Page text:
Although Flickr is great for just storing your photos and sharing them with friends and family, there are even greater benefits of using Flickr: learning by example, getting feedback, and scouting out locations.

To get the most out of Flickr though, you’ll have to explore and interact with other users. So, don’t just upload your photos and leave. Stay a little while. Look around, and find new photographers. You’ll definitely learn a thing or two.

About the Author: Steve Berardi is a naturalist, photographer, and computer scientist. You can usually find him hiking in the San Gabriel Mountains or the Mojave Desert, both located in the beautiful state of California. You can read more of his articles on nature photography at the Photo Naturalist (link to, or check out his Flickr photostream (link to

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Some Older Comments

  • Valentin Laverriere July 28, 2012 12:31 am

    Into YouTube video embed script you can also specify parameters matching to your wish like width, height or even border colors.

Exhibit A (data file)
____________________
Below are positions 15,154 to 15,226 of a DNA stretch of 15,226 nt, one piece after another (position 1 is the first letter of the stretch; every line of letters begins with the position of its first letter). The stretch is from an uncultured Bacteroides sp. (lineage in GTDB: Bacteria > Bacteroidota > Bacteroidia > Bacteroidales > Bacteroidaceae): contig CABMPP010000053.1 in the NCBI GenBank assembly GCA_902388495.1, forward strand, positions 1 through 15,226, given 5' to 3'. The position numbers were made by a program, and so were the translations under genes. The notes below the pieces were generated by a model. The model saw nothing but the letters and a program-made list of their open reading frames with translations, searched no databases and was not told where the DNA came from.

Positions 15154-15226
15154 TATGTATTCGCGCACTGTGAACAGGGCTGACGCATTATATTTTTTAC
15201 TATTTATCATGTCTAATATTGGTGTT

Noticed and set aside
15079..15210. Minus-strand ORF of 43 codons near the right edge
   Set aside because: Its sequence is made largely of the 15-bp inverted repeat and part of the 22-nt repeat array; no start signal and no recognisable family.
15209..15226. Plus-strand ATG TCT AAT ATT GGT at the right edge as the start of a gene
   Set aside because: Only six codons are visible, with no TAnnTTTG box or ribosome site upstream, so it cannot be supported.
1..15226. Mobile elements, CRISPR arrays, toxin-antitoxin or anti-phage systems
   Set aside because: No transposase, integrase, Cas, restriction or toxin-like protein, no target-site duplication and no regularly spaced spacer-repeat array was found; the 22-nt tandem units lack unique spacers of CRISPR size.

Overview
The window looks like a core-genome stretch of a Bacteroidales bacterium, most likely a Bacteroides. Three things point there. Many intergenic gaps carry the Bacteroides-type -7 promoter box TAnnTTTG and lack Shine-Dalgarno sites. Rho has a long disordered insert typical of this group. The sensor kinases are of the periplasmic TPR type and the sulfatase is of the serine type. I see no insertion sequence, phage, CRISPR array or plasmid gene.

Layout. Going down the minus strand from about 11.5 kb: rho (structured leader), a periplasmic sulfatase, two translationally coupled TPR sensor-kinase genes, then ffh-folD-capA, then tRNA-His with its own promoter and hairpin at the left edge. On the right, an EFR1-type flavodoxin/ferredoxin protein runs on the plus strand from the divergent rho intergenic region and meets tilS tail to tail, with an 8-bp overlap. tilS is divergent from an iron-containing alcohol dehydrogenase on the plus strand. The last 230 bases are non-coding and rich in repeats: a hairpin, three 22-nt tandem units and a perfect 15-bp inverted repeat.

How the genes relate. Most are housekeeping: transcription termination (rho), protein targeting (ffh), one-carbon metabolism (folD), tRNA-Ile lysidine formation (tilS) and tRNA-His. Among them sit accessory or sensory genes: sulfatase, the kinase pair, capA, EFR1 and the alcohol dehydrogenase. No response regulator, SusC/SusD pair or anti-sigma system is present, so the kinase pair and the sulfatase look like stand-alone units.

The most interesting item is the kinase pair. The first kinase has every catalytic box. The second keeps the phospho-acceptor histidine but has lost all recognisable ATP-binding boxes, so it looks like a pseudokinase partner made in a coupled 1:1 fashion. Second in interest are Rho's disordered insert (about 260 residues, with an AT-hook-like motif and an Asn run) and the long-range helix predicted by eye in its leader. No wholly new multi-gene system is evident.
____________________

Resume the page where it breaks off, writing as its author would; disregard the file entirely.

• Allen October 24, 2010 04:05 am

    Addicted! Very much. I bought a bridge cam some time ago. Thought it would be a pass time, low-maintenance hobby. That is until I started posting on flickr. The learning curve shoots up in no time. You have to believe me.
    Check out my stream at:

  • Mark May 12, 2009 08:53 pm

    Very good article and I agree with most of the above comments regarding do's & don'ts, etc.
    One feature of Flickr which I find very useful to search for photos made by a specific camera. I just bought a new non-DSLR camera (Canon Powershot A650 IS) and seeing photos from other people gives me good ideas of its strengths, weaknesses and limits. Plus, if I see a great photo I can view the EXIF information to see exactly how it was done or I can ask the photographer for any helpful camera-specific tips.

    Just getting started with my photostream, here it is:

    Please feel free to view and give comments or constructive criticisms!

  • Barbara April 25, 2009 01:54 pm

    I recently deleted my Flickr account because I discovered a pervert (and I judge him based on the groups he was part of... I won't even list the names of the groups because they are too disturbing) was looking at the pictures I had on my site. I had pictures of my kids on there and the thought of him looking at them was enough to make me delete my site. The ridiculous thing is, I couldn't even block him from seeing my pictures. I could only block him from commenting on them. So I quit. It's very dissapointing because I really liked Flickr.